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Professor Carlyle A. Thayer
Vietnamese television viewers would have been surprised when they tuned into the evening news on 2 April. The lead story featured a meeting between Prime Minister Phan Van Khai and Buddhist Patriarch Thich Huyen Quang, head of the banned Unified Buddhist Church of Vietnam (UBCV). This was the first meeting between the government and the UBCV since reunification and was widely reported in state-controlled newspapers the following day. Thich Huyen Quang was also permitted to hold separate meetings with ambassadors from the European Union and the United States.
To the surprise of foreign analysts, the normally anti-Hanoi, Paris-based International Buddhist Information Bureau characterized the Khai-Quang meeting as ‘a significant event’ and ‘an important first step’. The UBCV was banned in 1981 when it refused to merge with the state-sponsored Vietnam Buddhist Church. The following year Thich Huyen Quang was sent into internal exile to a remote pagoda in Quang Ngai province in Central Vietnam.
Why the sudden turn of events? According to one school of thought, Vietnam’s communist leaders were operating tactically in response to a barrage of public and private criticism of religious persecution. In March/April, for example, thirty-one European parliamentarians and thirty-seven American congressmen called for Quang’s release.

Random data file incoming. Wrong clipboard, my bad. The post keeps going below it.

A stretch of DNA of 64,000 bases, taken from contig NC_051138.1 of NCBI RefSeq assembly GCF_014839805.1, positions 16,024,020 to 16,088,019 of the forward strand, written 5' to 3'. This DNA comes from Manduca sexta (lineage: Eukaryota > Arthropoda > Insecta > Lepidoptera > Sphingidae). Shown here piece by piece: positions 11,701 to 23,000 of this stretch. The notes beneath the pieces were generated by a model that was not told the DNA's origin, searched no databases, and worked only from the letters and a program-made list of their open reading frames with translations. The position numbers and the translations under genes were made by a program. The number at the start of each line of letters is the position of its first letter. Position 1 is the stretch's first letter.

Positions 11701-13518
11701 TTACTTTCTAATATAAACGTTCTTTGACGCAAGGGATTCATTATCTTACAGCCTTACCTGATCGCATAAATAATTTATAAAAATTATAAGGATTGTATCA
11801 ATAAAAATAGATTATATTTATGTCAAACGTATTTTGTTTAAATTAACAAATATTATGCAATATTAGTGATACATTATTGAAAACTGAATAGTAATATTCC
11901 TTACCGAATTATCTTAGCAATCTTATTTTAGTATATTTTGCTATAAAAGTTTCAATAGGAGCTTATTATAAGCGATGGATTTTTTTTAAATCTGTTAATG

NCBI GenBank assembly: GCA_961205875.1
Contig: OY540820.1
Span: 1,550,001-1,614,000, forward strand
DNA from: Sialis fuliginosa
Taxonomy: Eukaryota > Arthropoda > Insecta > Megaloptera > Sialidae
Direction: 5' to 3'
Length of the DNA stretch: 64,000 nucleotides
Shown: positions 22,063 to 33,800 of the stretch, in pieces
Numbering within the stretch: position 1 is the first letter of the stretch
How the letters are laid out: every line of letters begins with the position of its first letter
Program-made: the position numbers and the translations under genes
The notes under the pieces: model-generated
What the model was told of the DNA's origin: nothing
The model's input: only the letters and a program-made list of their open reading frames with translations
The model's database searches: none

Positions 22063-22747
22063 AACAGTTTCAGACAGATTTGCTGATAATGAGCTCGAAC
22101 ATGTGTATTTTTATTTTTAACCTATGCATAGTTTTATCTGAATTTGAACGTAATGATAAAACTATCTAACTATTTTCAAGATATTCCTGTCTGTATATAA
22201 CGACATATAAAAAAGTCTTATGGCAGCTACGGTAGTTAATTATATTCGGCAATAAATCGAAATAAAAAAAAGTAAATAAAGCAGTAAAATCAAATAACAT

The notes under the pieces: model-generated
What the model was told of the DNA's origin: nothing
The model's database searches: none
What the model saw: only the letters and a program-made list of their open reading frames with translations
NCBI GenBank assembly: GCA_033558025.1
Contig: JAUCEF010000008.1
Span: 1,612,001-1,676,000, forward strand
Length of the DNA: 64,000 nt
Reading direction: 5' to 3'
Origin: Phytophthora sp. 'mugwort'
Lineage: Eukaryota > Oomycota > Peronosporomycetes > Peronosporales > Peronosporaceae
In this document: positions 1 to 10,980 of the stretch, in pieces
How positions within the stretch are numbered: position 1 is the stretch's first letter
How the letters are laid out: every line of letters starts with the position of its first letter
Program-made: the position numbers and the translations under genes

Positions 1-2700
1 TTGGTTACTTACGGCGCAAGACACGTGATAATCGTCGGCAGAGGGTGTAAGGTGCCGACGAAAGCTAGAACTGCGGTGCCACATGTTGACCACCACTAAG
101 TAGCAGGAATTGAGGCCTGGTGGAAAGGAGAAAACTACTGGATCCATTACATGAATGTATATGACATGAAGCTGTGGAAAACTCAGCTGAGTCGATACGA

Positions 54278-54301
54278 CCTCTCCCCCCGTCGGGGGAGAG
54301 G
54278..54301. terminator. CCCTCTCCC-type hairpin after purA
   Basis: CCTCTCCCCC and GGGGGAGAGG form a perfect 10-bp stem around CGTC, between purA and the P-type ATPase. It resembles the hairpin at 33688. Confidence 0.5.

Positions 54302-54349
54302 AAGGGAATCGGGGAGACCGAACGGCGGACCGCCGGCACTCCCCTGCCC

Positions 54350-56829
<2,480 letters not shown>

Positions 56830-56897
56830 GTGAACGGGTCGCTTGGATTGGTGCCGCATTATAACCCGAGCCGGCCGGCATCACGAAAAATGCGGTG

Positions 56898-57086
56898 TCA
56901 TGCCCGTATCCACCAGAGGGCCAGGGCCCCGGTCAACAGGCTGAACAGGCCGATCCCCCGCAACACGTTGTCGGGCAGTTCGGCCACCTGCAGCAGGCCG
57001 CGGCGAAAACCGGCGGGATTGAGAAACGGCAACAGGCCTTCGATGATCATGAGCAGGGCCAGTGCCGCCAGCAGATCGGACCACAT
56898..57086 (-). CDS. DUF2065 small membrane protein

Another school of thought holds that the Hanoi regime was being indulgent to an aging and ill Buddhist leader. Thich Huyen Quang is 86 years old and had developed a cancerous growth on one eye. In late March, his supporters publicly demanded that Quang be permitted to seek medical assistance in Ho Chi Minh City. When authorities arranged for treatment in Hanoi, Quang requested a meeting with government officials. According to this view, the VCP obliged. Quang met twice with the head of the Vietnam Fatherland Front (a mass organization) before his meeting with Prime Minister Khai.
There is a third view: the Vietnam Communist Party (VCP) is changing its policy towards dissenting religious groups in a bid to win over their support for a new era of cooperation. Policy towards religion, ethnic minorities and national unity was reviewed at the seventh plenum (second session) of the party’s Central Committee in January. According to Deputy Prime Minister Vu Khoan, this was the first time the party Central Committee had adopted a resolution on religion. Since January, the Government Committee on Religious Affairs has opened discussions with representatives of the Evangelical Protestant ‘house church’ groups.
When Thich Huyen Quang recovered from his medical treatment, he was permitted to travel to Ho Chi Minh City and meet with Thich Quang Do, the head of the Institute for the Propagation of the Dharma. Do is number two in the UBCV hierarchy and is the likely successor to Quang. A crowd of around a thousand Buddhists was permitted to assemble to welcome the Venerable Quang, and more significantly, this meeting was reported in the state-controlled media.
WATCHPOINT: Further steps towards reconciliation and accommodation between Vietnam’s one-party regime and dissenting religious groups would add weight to the third view mentioned above.
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AFG Venture Group is an Asia and Australia based corporate advisory and consulting firm with over 20 years experience in creating alliances, relationships and transactions in Australia, South East Asia and India; including a 15 year history of corporate and equities advisory in Australia, undertaking merger, acquisition, divestment, fund raising and consulting for private and public companies.
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